Florida Lenders Meet to Solve Problem of Foreclosed Homes

by Peter Vernon on States

Homeowners in Florida are hoping new efforts by the state to help them prevent their houses from becoming foreclosed homes will push through.

Florida’s chief financial officer Alex Sink has set a summit on April 20 in Tampa for the 12 largest mortgage lenders in Florida to discuss how the lenders can solve one of the homeowners’ biggest blocks to loan modification and foreclosure prevention–the failure of lenders and borrowers to identify whom the borrowers should negotiate with.

Because many mortgage loans were packaged as securities and sold and resold to various investors, it has become difficult for the borrowers and lenders to identify the real owner of the loans, thereby delaying borrowers from negotiating for loan modification and increasing the number of foreclosed homes.

According to the Florida Bar Foundation, 25,000 homeowners have already called its hotline since it was launched in June 2008 asking for help to prevent their homes from following the fate of foreclosed homes. Florida’s volunteer lawyers have helped a lot of these callers, but many of those borrowers whose mortgage loans cannot be traced to their real lenders have not been helped.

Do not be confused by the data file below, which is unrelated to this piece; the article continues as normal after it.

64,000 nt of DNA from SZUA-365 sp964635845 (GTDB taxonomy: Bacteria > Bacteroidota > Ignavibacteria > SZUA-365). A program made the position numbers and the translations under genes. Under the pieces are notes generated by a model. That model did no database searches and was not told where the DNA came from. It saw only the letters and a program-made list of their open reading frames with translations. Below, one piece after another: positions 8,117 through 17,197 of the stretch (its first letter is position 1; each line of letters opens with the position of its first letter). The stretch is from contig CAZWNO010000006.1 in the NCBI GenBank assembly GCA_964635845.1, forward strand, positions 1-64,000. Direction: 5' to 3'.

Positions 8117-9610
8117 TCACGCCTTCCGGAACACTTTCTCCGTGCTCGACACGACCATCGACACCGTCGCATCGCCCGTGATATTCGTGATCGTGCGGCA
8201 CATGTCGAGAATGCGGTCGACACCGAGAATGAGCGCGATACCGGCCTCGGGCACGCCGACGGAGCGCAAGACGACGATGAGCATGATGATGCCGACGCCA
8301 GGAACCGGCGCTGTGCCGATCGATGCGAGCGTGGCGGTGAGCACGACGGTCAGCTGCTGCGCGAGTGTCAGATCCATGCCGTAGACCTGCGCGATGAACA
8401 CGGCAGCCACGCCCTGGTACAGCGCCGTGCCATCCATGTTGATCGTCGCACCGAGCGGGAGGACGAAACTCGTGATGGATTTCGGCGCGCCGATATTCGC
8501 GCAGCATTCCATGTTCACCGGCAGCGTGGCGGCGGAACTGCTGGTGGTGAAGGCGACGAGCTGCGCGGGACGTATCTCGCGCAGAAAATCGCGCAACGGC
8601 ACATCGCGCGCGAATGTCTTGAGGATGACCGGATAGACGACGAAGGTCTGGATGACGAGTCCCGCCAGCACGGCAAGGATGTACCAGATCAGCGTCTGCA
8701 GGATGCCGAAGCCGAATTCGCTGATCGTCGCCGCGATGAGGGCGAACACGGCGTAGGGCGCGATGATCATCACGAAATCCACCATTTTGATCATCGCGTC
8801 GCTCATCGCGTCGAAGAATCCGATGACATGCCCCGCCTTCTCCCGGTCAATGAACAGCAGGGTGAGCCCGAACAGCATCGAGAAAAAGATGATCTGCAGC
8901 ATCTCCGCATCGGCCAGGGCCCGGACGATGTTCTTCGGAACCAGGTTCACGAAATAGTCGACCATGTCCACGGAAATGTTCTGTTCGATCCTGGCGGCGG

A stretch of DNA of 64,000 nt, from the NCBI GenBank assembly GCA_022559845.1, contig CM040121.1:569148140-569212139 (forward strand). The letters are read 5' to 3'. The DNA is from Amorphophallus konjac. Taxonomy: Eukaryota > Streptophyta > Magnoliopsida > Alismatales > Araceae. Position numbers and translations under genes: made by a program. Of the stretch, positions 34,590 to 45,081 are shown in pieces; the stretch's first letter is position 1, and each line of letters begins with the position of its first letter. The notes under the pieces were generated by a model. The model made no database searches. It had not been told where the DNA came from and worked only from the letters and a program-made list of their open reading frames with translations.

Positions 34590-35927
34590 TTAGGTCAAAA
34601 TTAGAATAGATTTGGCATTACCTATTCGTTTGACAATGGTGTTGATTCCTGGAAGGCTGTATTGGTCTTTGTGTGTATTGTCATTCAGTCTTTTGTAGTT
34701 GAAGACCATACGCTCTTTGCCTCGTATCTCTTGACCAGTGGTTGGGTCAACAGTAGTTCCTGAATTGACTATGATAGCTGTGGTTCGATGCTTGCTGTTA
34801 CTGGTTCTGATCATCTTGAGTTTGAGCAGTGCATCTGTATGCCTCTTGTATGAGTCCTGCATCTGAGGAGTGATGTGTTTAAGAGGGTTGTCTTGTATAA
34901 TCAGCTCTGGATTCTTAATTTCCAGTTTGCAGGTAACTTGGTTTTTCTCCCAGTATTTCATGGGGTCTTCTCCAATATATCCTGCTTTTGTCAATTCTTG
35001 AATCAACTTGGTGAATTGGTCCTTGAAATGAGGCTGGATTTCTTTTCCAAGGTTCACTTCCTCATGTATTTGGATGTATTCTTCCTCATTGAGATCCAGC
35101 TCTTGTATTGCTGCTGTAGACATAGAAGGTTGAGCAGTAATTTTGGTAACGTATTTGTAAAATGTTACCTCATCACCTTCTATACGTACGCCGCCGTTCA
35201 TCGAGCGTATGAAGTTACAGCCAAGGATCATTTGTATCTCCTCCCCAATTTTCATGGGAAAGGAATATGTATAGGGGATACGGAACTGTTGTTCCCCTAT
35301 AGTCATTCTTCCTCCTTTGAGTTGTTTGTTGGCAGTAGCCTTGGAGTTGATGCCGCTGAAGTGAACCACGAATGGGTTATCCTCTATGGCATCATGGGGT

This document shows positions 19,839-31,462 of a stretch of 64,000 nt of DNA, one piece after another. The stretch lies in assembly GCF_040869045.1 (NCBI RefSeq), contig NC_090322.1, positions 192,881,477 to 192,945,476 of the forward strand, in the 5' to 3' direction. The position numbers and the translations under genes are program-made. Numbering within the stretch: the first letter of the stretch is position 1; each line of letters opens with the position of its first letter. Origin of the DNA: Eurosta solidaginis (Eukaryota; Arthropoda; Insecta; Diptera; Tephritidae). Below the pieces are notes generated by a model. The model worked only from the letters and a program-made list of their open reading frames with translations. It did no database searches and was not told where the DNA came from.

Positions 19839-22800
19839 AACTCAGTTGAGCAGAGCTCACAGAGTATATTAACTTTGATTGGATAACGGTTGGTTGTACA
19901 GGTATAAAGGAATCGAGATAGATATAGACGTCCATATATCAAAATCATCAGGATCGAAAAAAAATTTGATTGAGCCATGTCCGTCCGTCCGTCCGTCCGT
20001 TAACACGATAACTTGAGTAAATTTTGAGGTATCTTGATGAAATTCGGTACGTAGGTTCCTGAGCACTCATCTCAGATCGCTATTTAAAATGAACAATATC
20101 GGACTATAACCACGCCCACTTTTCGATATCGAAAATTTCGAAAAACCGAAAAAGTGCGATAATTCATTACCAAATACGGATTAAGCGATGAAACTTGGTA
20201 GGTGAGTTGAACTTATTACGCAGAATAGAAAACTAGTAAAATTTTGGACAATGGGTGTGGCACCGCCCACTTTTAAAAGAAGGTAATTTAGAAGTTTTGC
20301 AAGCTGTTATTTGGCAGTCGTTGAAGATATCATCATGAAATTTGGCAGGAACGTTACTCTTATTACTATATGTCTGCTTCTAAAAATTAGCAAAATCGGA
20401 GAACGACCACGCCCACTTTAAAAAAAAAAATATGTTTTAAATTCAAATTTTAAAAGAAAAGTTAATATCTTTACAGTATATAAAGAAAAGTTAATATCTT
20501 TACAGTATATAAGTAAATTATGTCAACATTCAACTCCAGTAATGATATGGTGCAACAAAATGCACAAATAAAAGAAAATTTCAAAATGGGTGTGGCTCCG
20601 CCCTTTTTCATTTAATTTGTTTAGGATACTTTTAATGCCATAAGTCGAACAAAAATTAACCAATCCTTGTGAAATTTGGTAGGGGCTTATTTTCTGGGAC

Among these borrowers whose mortgage loan owner cannot be traced is 83-year-old Daniel represented by lawyer Jamie Ito. Daniel said he has always been independent, and has nowhere to go, so his top goal these days is to save his house from being added to the unending lists of foreclosed homes. His lawyer said they have been sending documents to companies they have traced to have connections to Daniel’s loan; but when they make follow-ups, the companies say their sent documents are nowhere to be found.

Florida’s volunteer lawyers are asking the mortgage lenders to appoint a point person whom the lawyers can contact to resolve problems related to the ownership of certain mortgage loans.

In response to the issue, the mortgage bankers said they also want to help distressed borrowers, as large numbers of bank foreclosed homes also batter their books, but they admit the sale and subsequent resale of mortgage securities has made loan modifications difficult.

Florida financial chief Sink hopes that the summit will enable the lenders to discuss mortgage issues and how they can help solve Florida foreclosures and help prevent the eviction of Floridian families from foreclosed homes.

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